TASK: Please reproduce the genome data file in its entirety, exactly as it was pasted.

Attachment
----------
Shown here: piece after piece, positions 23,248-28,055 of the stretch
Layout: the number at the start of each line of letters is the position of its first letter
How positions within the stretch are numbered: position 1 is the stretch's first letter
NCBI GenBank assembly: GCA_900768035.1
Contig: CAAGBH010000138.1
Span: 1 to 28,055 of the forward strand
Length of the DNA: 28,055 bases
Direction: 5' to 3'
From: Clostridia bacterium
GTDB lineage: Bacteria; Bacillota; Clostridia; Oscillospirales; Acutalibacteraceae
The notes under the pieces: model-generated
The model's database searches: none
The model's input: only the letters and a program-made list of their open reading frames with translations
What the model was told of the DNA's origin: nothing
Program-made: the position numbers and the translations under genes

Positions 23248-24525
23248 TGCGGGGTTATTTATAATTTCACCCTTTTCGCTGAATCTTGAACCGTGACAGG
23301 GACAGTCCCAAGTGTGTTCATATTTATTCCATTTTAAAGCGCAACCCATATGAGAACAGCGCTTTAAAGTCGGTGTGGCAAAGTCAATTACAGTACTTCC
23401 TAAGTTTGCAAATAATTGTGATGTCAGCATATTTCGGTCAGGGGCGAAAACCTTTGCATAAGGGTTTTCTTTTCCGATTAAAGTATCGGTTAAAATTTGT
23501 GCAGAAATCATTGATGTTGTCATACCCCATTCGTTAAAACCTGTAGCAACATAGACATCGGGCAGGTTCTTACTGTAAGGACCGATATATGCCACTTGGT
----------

Shown here: piece after piece, positions 23,248-28,055 of the stretch
Layout: the number at the start of each line of letters is the position of its first letter
How positions within the stretch are numbered: position 1 is the stretch's first letter
NCBI GenBank assembly: GCA_900768035.1
Contig: CAAGBH010000138.1
Span: 1 to 28,055 of the forward strand
Length of the DNA: 28,055 bases
Direction: 5' to 3'
From: Clostridia bacterium
GTDB lineage: Bacteria; Bacillota; Clostridia; Oscillospirales; Acutalibacteraceae
The notes under the pieces: model-generated
The model's database searches: none
The model's input: only the letters and a program-made list of their open reading frames with translations
What the model was told of the DNA's origin: nothing
Program-made: the position numbers and the translations under genes

Positions 23248-24525
23248 TGCGGGGTTATTTATAATTTCACCCTTTTCGCTGAATCTTGAACCGTGACAGG
23301 GACAGTCCCAAGTGTGTTCATATTTATTCCATTTTAAAGCGCAACCCATATGAGAACAGCGCTTTAAAGTCGGTGTGGCAAAGTCAATTACAGTACTTCC
23401 TAAGTTTGCAAATAATTGTGATGTCAGCATATTTCGGTCAGGGGCGAAAACCTTTGCATAAGGGTTTTCTTTTCCGATTAAAGTATCGGTTAAAATTTGT
23501 GCAGAAATCATTGATGTTGTCATACCCCATTCGTTAAAACCTGTAGCAACATAGACATCGGGCAGGTTCTTACTGTAAGGACCGATATATGCCACTTGGT